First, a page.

Which brings us to his walk rate and the pitch selection issues that come with it. As Eric wrote in June when assigning him a 40 FV, Jordan’s plate discipline “dilutes his production in a meaningful way.” In order to take full advantage of plus pop, a hitter needs to attack what he can drive, and, until he gets to two strikes, spit on what he can’t.

Portland hitting coach Doug Clark highlighted that point when I told him toward the season’s end that Jordan’s strikeout rate was lower than I would have guessed.

“I didn’t know where it was going to be when he got here [in mid-July], but when I did see it, it was interesting,” said Clark. “You can usually connect the dots, right? When it’s not as high, a hitter is usually swinging pretty early in the count, and at times at pitches he can’t do damage on. You want to have the ability to work deep in counts and take your walks. Blaze is showing glimpses of doing that, but it’s not an easy task to ask a player to hold back his aggressiveness when that’s something he’s been doing for the majority of his career.

“What you want is a patient aggressiveness,” continued Clark, whose own professional career saw him get cups of coffee with the San Francisco Giants and the Oakland Athletics from 2005-06. “It’s almost like you’re a sniper at the plate, as opposed to being an M16. There are times when you can do that, and there are times you can’t, especially when you’re in what I’d call the filet mignon part of a lineup.”

The meat of Portland’s lineup included the majority of Boston’s top prospects over the course of the season, one of whom ranks no. 1 in the system. With that in mind, I asked Clark about any similarities Jordan might share with Mayer, the fourth overall pick in the 2021 draft who is seven days older than his Sea Dogs teammate.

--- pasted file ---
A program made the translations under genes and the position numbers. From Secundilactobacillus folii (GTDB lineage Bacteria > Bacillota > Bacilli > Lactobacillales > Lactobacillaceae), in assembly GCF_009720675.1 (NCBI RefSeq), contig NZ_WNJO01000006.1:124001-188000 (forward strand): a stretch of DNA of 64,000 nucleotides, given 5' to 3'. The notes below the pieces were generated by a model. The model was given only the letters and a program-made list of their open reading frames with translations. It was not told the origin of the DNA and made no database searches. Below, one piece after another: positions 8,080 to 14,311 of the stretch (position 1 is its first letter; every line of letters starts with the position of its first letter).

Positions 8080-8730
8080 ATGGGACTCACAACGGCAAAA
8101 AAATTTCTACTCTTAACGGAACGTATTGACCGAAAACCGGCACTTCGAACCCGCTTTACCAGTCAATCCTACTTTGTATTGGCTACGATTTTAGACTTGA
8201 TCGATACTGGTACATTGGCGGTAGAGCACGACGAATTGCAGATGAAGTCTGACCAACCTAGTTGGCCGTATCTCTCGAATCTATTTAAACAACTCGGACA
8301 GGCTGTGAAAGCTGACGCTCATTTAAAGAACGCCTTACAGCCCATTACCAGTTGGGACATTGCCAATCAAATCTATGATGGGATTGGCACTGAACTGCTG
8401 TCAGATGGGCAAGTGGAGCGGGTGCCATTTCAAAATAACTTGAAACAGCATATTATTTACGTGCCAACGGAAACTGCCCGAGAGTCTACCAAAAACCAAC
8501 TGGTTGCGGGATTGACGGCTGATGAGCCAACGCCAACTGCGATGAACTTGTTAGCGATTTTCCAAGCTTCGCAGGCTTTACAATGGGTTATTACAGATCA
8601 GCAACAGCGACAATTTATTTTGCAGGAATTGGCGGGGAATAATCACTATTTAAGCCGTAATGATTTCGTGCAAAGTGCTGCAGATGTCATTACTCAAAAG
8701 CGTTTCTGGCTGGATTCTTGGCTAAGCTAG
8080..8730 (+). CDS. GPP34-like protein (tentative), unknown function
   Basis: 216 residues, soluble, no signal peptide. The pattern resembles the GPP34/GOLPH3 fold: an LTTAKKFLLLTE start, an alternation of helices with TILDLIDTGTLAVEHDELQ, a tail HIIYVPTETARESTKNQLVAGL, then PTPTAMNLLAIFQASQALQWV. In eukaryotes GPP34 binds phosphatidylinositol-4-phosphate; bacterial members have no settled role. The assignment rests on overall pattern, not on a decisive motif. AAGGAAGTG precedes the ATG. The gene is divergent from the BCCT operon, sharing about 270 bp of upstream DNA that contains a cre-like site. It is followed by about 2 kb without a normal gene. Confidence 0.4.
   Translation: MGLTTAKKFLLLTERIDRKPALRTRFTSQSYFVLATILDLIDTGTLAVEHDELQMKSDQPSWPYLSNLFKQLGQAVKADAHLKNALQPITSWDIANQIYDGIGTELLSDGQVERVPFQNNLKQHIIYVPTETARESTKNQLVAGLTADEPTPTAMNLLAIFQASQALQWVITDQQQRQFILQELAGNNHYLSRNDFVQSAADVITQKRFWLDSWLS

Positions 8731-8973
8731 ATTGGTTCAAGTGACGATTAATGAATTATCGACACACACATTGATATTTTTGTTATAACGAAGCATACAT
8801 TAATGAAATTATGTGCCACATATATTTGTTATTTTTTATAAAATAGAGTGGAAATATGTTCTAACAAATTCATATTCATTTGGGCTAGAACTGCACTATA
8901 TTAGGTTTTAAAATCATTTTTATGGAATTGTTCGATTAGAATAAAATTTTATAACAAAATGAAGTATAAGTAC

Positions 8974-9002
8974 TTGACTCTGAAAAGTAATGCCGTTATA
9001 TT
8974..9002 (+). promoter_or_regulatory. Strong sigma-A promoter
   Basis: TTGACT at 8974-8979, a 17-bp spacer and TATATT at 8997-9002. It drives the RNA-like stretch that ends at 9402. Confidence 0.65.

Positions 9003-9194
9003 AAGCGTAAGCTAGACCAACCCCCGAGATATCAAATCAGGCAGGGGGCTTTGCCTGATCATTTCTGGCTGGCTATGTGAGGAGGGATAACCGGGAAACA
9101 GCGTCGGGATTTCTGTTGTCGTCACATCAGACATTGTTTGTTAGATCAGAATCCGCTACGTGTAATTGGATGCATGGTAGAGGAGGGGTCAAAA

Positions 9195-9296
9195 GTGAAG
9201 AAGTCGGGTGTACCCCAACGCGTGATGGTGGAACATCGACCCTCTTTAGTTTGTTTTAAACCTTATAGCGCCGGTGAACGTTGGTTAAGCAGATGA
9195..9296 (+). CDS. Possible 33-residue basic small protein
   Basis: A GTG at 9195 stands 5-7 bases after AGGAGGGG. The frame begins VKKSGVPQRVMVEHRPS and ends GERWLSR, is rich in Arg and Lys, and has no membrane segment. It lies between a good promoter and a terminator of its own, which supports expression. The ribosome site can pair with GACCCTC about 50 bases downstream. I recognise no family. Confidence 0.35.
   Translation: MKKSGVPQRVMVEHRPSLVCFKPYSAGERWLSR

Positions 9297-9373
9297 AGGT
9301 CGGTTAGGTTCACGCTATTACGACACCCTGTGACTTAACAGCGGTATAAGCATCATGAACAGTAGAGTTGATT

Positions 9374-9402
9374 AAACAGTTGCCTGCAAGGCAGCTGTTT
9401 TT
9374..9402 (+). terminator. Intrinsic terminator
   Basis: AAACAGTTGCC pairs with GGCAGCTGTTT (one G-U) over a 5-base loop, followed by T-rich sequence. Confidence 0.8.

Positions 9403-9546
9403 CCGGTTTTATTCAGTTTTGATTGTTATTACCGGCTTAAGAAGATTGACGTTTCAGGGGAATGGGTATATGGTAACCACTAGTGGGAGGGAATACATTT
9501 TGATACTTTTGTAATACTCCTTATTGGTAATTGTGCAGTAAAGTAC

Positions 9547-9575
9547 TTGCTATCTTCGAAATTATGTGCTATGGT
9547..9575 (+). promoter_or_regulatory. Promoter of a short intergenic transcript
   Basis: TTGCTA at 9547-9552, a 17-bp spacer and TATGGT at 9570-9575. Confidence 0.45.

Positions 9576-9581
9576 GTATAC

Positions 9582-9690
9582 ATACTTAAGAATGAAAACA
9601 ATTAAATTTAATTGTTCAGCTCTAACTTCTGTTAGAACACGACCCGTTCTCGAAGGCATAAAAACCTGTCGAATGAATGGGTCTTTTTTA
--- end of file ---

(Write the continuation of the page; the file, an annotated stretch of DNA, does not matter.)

“They’re similar in that they’re going to put pressure on the pitcher,” said the hitting coach. “That pitcher is going to understand that if he makes a mistake the ball could be put in places where it’s going to hurt his ERA right off the bat. It’s not, ‘If I miss here, he’s going to hit a single,’ because both guys can impact a baseball. It’s a matter of how disciplined they can be, that any hitter can be, because you can’t just go up there and swing. You have to make the pitcher earn your swing.”

There are reasons to believe that Jordan will go on to do just that as he continues to mature. He already possesses the ability to handle high velocity and recognize spin — attributes he cited when we spoke this summer — and just as importantly, he knows that he needs to continue to get better in all aspects of the game. Count Clark among those standing firmly in his corner.

“He’s fearless,” said Clark. “It’s exciting to see him get to this level this early. It’s something the Red Sox have to take a lot of credit for — everybody who has worked with him at the lower levels — and the same goes for his support system. The grit and determination he has shown to get to this point is impressive.”